Southeast Asia Globe runs through some of the key takeaways from the three-day summit
By: Euan Black and Colin Meyn
Fourth Industrial Revolution
The Fourth industrial revolution, defined by WEF as the “fusion of technologies that is blurring the lines between the physical, digital, and biological spheres”, is changing the world of work at lightning speed.
It means difficult changes, but also presents myriad opportunities – to the tune of $1 trillion of incremental GDP, according to Naveen Menon, President for Cisco Systems in Southeast Asia. But Asean must address issues with cybersecurity and overhaul its education systems to “help drive massive value-creation for Asean by 2025,” he said.
Tony Fernandes, CEO of Air Asia, said artificial intelligence was a huge opportunity for Asean and urged its young population to “get into that technology while it’s still early”.
“It’s going to disrupt all of us, but that doesn’t mean that jobs are going to be lost,” he said during the Open Forumthat kicked off the official events. “We shouldn’t be fearful of technology taking our jobs. We should move up the curve.”
Philippines Peddles ‘Dutertenomics’
“Winning the campaign against hard drug traffickers & violators, working for inclusive growth and peace,” read the cover of the press packet handed out for an event outlining the economic policies of President Rodrigo Duterte, a firebrand whose deadly war on drugs has drawn global condemnation.
But it was his $173 billion infrastructure programme that was the focus of a full squad of ministers who made the pitch to WEF participants and members of the media.
“It is now time for us to level up and take the next big step in our national development,” said presidential communications secretary Martin Andanar. “Dutertenomics underlies our six-year development plan to achieve high middle-income status by the time our president leaves office. Within a generation we aim to eliminate poverty and rank among the 30 largest economies in the world. To do this we will invest $160 billion in our physical infrastructure. We plan to build, build, build.”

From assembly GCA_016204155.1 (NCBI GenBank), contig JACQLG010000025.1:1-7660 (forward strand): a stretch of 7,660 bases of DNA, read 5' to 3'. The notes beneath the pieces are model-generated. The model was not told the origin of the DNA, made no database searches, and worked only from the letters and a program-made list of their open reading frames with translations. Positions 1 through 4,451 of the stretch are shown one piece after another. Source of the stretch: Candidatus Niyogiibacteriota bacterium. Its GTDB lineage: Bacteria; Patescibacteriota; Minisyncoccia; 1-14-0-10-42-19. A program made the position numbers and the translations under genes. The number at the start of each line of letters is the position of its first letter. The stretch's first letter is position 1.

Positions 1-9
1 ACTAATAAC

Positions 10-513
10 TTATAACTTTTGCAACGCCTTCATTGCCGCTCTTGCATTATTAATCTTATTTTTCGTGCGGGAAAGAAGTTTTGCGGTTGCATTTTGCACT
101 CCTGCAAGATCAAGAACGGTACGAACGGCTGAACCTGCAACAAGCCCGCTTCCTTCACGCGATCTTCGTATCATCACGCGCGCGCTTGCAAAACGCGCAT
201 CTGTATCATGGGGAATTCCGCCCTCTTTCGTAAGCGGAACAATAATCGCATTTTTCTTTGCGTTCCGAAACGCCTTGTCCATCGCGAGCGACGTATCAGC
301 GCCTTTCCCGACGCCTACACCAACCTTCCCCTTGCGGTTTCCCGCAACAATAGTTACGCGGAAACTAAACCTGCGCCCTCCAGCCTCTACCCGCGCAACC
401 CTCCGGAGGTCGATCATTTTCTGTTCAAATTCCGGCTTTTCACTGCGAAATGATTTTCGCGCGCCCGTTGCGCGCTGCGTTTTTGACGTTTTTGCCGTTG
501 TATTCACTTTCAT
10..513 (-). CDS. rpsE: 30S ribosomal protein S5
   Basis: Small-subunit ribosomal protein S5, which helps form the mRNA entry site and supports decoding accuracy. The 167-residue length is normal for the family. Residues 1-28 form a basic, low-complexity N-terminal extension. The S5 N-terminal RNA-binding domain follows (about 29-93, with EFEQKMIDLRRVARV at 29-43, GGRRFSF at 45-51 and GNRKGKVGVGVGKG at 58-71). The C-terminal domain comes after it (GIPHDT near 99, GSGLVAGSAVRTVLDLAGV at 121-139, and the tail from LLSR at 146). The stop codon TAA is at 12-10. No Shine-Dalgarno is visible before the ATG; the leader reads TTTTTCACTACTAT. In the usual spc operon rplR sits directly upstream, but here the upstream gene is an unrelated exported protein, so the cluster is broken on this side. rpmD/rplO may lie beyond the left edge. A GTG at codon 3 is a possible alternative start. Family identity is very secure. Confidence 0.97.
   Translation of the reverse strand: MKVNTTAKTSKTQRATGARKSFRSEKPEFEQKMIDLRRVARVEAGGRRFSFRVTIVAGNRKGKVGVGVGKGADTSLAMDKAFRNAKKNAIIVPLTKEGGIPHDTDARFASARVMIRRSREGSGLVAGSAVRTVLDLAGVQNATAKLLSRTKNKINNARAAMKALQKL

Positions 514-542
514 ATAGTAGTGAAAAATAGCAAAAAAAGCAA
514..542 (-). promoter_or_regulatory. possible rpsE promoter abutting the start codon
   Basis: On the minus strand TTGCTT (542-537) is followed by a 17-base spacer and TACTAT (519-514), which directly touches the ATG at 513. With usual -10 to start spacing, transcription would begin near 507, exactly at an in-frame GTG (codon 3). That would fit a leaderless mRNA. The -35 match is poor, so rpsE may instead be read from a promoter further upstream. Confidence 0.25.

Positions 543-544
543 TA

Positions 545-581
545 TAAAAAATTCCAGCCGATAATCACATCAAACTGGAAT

Asean’s leapfrogging potential
“In Asean right now, we are very, very fortunate to be in a position to leapfrog,” said Tan Hooi Ling, co-founder of Southeast Asia’s leading ride-hailing application. “For example, with Grab, we’ve leapfrogged from street-hailing, we leapfrogged from radio calls to mobile technology.”
That many of the Western world’s technological advancements were never fully embraced by the region should not be seen as a hindrance to its development, but a springboard for success, Ling argued. There are less barriers to innovation in Asean, as consumers need to be enticed away from fewer pre-existing technologies.
Cambodia’s financial technology industry offers a prime example of ‘leapfrogging’. The vast majority of the country has never owned a bank account, which has meant companies have been able to successfully introduce mobile money transfer and other modern banking solutions with relative ease. The country also skipped landline telephones, making it one of the first countries to have a majority of phone users mobile.
Plugging into youth power
In a region where half of the population is under 30, youth must not only be engaged, but placed at the center of future plans for countries being forced to adapt to global trends in technology and manufacturing.
While social media offers a powerful tool to connect with the population, governments need to come up with new ways to reach out to youth and give them opportunities to compete in a global marketplace, said panelists at the “East, West and the Fusion of Ideas” roundtable.
“One of the big trends is inequality. It plays out almost everywhere you look,” said Wolfgang Jamann, CEO of Care International. “I has a lot of interaction with Cambodian youth earlier this week. When you speak to them they are highly globalized. Obviously, they love their country, but they also realize there is a big danger of them to be left behind. If you don’t take care of these inequalities you have the danger of losing a whole generation for the collective, the common good.”
Cambodia’s leader lambasts local media
In a bizarre turn of events, Southeast Asia’s longest-serving leader chose to respond to questions about his government’s plan to prepare Cambodia’s youth for the Fourth Industrial Revolution and China’s One Belt, One Road policy by denouncing Radio Free Asia and the Cambodia Daily as “servants of foreigners”.
According to political commentator Cham Bunteth, the premier attacked the media in order to draw attention away from his administration’s shortcomings. “I think our prime minister is learning from Donald Trump, by painting some media as fake news or against the government,” he told the Phnom Penh Post.
Hun Sen has often surprised foreign visitors during international conferences hosted in Phnom Penh. An unscripted rant caught some reporters off guard during the Asean Summit in 2012.
“Deriding his critics as ‘crazy analysts’ and ‘stupid philosophers,’ Mr. Hun Sen jarred awake an international press corps of about 200 reporters that had steeled themselves for sunny talk of regional harmony and bland pronouncements on such Asean perennials as customs cooperation,” read a Wall Street Journal article written at the time.